On February 6, 1945, a 35-year-old French writer and newspaper editor named Robert Brasillach was executed for treason by a French firing squad. He was the only writer of any distinction to be put to death by the French Liberation government during the violent days of score-settling known as the Purge. In this book, Alice Kaplan, author of the memoir "French Lessons" tells the story of Brasillach's rise and fall: his emergence as the golden boy of literary fascism during the 1930s, his wartime collaboration with the Nazis, his dramatic trial and his afterlife as a martyr for French rightists and Holocaust revisionists. A prolific novelist and critic, Brasillach was a witty, flamboyant product of France's prestigious Ecole Normale Superieure. He was also an anti-Semite, an acerbic opponent of French demnocracy, and the editor in chief of France's infamous fascist weekly "Je Suis Partout". His trial and execution, carefully reconstructed in "The Collaborator", remain one of the most controversial episodes in the history of 20th-century France.
In the charged days of January 1945 - with Paris liberated but France still at war - a monumental courtroom drama pitted a fierce government prosecutor against a florid defence lawyer for what each considered justice on both a personal and a national scale. Paris in 1945 is also the venue for Kaplan's ethical examination of the questions raised by Brasillach's trial. Was he in fact guilty of treason? Was he condemned for his denunciations of the resistance or singled out as a suspected homosexual? Was it right that he was executed when others who were directly responsible for the murder of thousands were set free? The verdict on these momentous issues was left to four jurors from the working-class suburbs of Paris, whose stories Kaplan presents here for the first time. In recreating the trial, she also uncovers more material never before published: damaging writings by Brasillach omitted from his "Complete Works", and the file that Charles de Gaulle used to reach his decision not to pardon the writer.
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(228mm x 152mm x 24mm)
University of Chicago Press
Publisher: The University of Chicago Press
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UK Kirkus Review »
Robert Brasillach, novelist, critic, and flamboyant graduate of the prestigious Rcole Norwall Supereiure, was the only writer of any distinction to be put to death in France for wartime collaboration with the Nazis. An anti-semite and editor of the notorious fascist weekly 'Je Suis Partont', he was executed by firing squad in Paris on 6th February 1945 after his appeal for clemency was turned down by the then head of the provisional government, Charles de Gaulle. His trial, which took place in the violent period of score-settling known as the purge that followed the liberation of Paris in early 1945 became a 'cause celebre', a monumental courtroom drama that revolved around violently conflicting conceptions of justice and a case which still touches a raw nerve in France today. The trial raised important ethical issues: was Brasillach guilty of treason under the strict meaning of the term; should he have been executed for mere words uttered while others responsible for the deaths of thousands were set free, or is 'Irahison des clercs' the worst treason of all; was homophobia a factor in the verdict and was the jury (four Jurors from the working class suburbs of Paris) 'packed'? Kaplan has exhaustively researched his trial and the events that led up to it and has uncovered many new sources, including the files used by de Gaulle in considering Brasillach's plea for clemency. Her painstaking handling of the moral and political issues involved and her scrupulously argued conclusions make this a book of rare value, not only the definitive account of Brasillach's trial and punishment but a genuine addition to our understanding of a divisive and painful period in French history. A scholarly book in the best sense. (Kirkus UK)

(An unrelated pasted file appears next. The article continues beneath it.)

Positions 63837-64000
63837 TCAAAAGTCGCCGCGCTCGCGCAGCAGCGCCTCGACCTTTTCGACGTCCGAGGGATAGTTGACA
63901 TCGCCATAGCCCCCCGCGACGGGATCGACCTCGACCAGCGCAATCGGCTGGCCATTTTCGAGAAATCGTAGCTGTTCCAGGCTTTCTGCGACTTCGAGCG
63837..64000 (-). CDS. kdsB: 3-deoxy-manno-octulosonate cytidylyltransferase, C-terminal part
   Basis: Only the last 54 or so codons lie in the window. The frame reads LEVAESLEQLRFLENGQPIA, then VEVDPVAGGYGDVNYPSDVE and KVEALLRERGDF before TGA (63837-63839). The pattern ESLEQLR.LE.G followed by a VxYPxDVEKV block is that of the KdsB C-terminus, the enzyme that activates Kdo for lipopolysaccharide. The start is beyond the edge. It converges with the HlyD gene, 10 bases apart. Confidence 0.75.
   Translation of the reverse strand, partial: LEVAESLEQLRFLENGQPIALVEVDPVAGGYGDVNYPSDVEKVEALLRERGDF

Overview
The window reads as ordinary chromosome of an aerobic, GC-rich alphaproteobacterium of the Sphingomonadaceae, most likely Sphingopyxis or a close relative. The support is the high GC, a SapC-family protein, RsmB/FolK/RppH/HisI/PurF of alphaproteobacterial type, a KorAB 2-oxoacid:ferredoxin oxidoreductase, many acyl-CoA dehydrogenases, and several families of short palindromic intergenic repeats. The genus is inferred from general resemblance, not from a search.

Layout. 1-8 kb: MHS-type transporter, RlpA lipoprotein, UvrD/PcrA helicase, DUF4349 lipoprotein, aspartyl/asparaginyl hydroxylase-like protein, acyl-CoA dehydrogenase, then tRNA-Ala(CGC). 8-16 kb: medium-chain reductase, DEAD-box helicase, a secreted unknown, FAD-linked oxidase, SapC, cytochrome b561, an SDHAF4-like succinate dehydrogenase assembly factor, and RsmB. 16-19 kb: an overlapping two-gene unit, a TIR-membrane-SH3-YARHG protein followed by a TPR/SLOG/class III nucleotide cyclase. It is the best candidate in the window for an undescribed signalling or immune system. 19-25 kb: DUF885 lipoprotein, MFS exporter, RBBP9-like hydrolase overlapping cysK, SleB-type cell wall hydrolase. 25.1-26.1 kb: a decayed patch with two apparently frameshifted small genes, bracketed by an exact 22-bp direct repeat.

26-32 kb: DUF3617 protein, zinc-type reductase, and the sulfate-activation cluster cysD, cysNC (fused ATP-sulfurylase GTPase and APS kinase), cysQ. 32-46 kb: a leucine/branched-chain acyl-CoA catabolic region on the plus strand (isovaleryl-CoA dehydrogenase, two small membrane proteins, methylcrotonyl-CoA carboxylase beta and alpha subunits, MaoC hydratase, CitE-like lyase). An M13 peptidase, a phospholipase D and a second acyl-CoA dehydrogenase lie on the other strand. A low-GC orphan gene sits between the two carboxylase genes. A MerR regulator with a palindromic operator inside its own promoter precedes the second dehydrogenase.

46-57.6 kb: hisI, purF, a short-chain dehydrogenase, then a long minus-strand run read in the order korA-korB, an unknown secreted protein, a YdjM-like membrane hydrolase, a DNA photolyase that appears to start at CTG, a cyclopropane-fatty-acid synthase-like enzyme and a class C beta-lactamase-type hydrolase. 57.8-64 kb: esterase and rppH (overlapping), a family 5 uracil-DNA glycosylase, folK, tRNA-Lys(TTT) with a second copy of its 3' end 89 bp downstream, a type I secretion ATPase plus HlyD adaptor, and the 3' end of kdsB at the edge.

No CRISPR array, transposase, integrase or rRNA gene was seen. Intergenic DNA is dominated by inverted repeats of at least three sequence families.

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Author Biography - Alice Kaplan
Alice Kaplan is the author of "French Lessons" and "The Interpreter," both published by the University of Chicago Press. She also translated Gremier's novel "Another Novemeber."